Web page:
Wakesurfing is a popular sport behind the boat and for good reason! You don’t always need smooth, glassy water conditions and the boat speed is much slower compared to wakeboarding and slalom skiing. Wakesurfing is fun, forgiving and often the best choice when introducing someone new to water sports. Wakesurfers span a range of shapes to accommodate specific riding styles and ability levels. Choosing a new wakesurf board can be daunting so in this article we’ll walk you through the 3 styles of boards, various constructions, and what size to choose. 


  • SURF: Surf shape wakesurf boards are the most popular option and are reminiscent of surfboards you’d you use in the ocean but are shrunken down to suit a boat wake. Traditional surf shapes have a thick profile and mellow rail/bevel allowing a rider to smoothly pivot a turn from their back foot and are best ridden with a few deep fins. A Surf style board is the most user-friendly as they are stable and catch waves easily. The can do tricks and spins, just with a fluid-like feel!
  • SKIMMER: Skimmer’s are smaller in size, feature a thin profile and sharp rails designed to be responsive and playful. Most skimmers include a single fin resulting in a slippery, chaotic feel on the water but also allowing for easier for spins and shuvits! Their flat rocker and sharp rails result in a board that is extremely quick across the water meaning we often size-down.
  • HYBRID: A mix of the two above styles, hybrid’s take the profile and rocker of a surfboard with the sharp rail of a skimmer offering the best of both worlds! Most hybrid boards feature 3 removable fins allowing the rider to choose how they want their board to respond. Hybrids are a great option for wake surfers not sure what they need but want a little bit of everything.


Wakesurfers are available in 4 key constructions: Compression moulded fibreglass, plastic, epoxy, or carbon fibre. The construction of a wakesurf board determines its price, durability and performance often complimenting a specific style of board.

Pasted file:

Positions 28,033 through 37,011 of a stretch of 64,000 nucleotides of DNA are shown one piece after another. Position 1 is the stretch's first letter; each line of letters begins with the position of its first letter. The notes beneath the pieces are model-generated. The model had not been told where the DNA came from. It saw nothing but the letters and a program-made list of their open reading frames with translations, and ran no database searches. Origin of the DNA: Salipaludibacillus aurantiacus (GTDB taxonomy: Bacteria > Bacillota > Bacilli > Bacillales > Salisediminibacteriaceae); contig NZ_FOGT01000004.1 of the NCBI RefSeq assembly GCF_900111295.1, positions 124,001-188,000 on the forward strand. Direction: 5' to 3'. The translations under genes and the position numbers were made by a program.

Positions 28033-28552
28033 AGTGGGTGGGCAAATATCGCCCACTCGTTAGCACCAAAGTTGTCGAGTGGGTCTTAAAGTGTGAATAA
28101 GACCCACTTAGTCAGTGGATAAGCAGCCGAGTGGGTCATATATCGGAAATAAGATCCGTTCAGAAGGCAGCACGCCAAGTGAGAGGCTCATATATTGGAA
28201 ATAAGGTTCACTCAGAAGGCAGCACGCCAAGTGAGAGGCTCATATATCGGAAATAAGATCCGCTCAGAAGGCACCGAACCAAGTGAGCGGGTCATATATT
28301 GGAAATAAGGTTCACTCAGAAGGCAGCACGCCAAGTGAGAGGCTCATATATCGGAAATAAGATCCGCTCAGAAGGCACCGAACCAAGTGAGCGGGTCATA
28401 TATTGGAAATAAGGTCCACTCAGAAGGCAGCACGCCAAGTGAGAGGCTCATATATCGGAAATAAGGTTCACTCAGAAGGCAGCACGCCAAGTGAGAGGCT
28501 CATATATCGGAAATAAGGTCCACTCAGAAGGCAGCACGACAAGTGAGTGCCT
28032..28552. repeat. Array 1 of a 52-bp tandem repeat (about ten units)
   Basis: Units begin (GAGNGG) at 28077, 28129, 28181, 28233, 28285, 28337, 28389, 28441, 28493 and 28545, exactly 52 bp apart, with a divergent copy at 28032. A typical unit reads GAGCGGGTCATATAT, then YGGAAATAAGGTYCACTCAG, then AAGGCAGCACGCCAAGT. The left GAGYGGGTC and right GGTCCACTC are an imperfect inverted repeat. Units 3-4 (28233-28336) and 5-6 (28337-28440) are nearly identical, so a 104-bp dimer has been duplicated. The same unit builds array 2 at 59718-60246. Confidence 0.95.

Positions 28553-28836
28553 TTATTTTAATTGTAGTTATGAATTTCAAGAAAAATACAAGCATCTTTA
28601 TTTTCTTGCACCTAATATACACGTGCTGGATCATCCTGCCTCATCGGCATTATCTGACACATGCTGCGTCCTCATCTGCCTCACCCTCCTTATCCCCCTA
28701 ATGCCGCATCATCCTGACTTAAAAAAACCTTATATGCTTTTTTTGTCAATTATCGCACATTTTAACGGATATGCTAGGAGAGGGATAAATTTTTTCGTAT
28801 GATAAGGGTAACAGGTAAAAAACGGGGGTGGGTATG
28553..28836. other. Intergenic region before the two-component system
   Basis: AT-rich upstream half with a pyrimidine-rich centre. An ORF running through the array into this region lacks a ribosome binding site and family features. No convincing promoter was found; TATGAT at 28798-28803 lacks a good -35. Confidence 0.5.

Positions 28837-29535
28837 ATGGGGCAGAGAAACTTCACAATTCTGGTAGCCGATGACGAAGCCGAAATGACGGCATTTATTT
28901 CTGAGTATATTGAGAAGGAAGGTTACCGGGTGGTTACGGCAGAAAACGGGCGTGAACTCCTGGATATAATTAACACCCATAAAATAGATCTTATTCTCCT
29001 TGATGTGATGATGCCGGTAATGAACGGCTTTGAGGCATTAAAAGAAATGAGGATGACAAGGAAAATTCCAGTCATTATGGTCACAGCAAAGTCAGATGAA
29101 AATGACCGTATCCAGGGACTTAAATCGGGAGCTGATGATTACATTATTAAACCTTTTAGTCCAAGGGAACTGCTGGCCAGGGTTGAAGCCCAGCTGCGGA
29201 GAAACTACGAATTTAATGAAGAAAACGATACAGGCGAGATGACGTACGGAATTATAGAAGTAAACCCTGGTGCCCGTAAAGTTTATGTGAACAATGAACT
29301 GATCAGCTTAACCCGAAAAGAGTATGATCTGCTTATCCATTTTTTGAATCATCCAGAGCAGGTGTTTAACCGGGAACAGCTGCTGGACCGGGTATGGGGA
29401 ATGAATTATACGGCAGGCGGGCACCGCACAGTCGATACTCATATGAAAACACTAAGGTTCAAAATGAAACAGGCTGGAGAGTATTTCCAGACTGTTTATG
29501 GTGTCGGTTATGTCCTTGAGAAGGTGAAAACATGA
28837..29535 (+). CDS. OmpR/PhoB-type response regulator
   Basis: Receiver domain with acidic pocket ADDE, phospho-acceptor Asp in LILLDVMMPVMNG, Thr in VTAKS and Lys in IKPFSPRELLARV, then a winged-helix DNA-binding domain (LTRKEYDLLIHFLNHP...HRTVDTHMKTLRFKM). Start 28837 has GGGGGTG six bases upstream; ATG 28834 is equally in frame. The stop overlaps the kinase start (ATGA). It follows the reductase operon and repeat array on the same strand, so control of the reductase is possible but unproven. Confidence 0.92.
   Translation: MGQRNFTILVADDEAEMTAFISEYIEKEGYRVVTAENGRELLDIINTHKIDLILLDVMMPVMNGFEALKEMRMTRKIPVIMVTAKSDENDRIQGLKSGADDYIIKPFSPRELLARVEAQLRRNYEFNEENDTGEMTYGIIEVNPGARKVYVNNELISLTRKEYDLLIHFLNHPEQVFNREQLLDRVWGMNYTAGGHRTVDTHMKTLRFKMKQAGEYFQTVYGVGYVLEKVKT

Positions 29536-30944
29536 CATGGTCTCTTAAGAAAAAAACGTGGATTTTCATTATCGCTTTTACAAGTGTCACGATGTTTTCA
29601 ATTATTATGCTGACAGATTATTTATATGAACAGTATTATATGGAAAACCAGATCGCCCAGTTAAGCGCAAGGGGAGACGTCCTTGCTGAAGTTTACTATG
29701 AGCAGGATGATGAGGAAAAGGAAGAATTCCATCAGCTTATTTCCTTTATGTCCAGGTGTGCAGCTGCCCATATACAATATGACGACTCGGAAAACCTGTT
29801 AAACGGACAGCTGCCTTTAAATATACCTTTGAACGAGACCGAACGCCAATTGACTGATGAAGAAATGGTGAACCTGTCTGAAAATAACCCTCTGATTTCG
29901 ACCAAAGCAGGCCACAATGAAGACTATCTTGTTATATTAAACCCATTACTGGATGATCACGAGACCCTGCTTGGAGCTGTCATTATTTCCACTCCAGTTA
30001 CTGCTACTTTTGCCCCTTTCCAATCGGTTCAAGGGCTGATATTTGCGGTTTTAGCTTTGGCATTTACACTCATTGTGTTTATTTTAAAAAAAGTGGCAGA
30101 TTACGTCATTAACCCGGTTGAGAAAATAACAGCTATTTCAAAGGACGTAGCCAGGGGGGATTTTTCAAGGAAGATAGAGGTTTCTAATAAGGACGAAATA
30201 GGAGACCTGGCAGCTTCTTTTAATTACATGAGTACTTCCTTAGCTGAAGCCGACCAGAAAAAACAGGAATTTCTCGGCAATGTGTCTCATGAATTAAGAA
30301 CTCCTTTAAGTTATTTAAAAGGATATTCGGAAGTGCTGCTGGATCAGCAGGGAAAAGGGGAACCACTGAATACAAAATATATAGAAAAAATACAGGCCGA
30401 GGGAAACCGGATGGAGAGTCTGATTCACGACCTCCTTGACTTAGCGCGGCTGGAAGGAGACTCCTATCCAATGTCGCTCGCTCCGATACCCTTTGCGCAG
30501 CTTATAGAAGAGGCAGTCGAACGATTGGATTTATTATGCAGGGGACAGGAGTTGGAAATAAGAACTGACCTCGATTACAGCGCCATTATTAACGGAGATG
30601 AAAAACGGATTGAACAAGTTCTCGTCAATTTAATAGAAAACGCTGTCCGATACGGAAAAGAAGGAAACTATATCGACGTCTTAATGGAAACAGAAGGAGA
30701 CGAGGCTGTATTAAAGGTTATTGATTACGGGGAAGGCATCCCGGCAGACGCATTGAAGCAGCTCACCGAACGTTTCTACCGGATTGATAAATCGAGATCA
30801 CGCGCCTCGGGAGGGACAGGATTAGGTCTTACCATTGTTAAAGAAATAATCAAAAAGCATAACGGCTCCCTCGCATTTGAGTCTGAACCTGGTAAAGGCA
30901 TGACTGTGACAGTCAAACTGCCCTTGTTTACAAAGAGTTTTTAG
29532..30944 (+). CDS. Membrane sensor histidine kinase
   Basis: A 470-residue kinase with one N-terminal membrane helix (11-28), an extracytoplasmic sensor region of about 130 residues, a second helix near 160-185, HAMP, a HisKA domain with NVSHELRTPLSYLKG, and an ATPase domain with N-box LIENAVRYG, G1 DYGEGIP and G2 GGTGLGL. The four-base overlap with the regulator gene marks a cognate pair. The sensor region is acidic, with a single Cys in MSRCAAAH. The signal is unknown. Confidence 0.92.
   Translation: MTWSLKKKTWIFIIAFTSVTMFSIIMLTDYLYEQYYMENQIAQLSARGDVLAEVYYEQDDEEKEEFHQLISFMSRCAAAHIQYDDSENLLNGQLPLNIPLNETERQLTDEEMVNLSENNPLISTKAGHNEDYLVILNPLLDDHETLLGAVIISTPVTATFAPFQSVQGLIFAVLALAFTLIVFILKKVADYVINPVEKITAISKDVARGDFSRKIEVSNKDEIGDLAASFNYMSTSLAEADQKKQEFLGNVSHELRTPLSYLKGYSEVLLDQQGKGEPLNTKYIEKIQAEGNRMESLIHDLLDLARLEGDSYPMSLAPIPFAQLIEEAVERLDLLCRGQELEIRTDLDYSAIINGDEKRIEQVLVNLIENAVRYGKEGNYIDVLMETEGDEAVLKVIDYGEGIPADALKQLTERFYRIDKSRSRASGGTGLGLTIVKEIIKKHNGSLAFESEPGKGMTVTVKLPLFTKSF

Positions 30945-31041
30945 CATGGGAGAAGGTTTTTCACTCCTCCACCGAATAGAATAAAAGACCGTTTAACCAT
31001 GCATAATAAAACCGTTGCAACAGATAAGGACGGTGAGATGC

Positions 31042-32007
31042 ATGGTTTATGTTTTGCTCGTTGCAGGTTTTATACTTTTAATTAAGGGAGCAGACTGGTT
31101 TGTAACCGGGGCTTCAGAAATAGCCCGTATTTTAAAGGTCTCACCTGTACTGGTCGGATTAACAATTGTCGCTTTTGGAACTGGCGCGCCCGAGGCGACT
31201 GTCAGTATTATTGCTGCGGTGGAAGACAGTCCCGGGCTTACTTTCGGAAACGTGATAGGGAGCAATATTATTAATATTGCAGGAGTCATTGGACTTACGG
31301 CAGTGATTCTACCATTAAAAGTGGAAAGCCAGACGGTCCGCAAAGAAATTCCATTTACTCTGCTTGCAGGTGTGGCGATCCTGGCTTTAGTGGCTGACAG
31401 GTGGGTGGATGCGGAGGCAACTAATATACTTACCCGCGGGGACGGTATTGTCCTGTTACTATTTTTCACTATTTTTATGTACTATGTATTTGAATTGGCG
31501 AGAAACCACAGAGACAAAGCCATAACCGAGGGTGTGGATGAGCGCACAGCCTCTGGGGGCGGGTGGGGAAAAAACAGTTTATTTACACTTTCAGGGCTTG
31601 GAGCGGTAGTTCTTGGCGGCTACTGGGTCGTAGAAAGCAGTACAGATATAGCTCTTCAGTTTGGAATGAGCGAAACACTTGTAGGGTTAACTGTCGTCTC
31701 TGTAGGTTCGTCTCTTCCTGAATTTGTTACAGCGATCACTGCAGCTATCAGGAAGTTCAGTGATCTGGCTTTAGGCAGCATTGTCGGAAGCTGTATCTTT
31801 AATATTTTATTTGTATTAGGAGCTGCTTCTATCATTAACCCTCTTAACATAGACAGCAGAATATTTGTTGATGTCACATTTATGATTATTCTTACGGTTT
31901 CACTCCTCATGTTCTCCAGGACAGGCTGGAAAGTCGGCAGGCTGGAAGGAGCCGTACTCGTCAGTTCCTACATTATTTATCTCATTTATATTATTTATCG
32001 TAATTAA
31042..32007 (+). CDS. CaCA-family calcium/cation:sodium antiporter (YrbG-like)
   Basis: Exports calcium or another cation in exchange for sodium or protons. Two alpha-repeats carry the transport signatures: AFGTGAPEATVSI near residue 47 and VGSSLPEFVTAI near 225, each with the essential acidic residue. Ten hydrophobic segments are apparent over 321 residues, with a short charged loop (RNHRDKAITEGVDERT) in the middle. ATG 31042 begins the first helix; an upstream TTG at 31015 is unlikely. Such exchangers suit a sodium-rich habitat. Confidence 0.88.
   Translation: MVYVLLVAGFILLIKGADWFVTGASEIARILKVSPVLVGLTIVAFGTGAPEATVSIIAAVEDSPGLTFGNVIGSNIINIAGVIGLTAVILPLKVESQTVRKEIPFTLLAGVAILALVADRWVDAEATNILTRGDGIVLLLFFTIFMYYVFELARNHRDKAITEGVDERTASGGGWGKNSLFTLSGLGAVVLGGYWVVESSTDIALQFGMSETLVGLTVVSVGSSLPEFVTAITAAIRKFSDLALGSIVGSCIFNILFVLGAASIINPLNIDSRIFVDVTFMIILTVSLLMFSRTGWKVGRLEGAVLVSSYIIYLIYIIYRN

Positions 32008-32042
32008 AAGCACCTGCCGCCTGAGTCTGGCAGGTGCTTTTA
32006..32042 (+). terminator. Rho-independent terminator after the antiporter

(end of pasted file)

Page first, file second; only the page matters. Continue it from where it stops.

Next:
• COMPRESSION MOULDED FIBREGLASS: Durable and inexpensive but heavy and lacks response and board feel.
  • PLASTIC SHELL: [DURASHELL OR SURFACE]: Durable and lightweight but lacks response and board feel. (Best beginner boards)
  • EPOXY: Lightweight with the best board feel but suffers from poor durability. (Best for surf style boards and skimmers)
  • CARBON FIBRE: Lightweight with the best response but expensive with average durability. (Best for skimmers)


Wakesurfers are measured in feet and inches but unlike other water sports, there are no strict length recommendations. Instead, wakesurf boards rely on a combination of rider weight, wake size and board style. Longer boards have more surface area, volume and therefor buoyancy which makes them ideal for heavy riders or smaller boat wakes. Shorter boards are more manoeuvrable and are best suited to advanced riders, lighter weight riders or larger boat wakes. 


  • 4’ (Kids up to 50 kg)
  • 4’4 - 4’8 (50 - 80 kg)
  • 4’8 - 5’2 (65 - 90 kg)
  • 5’2 - 5’8 (90+ kg)


  • 4’ (Kids up to 50 kg)
  • 4’0 - 4’4 (50 - 80 kg)
  • 4’4 - 4’10 (65 - 90 kg)
  • 4’10 - 5’2 (90+ kg)


  • 4’ (Kids up to 50 kg)
  • 4’4 - 4’8 (50 - 80 kg)
  • 4’8 - 5’2 (65 - 90 kg)
  • 5’2 - 5’8 (90+ kg)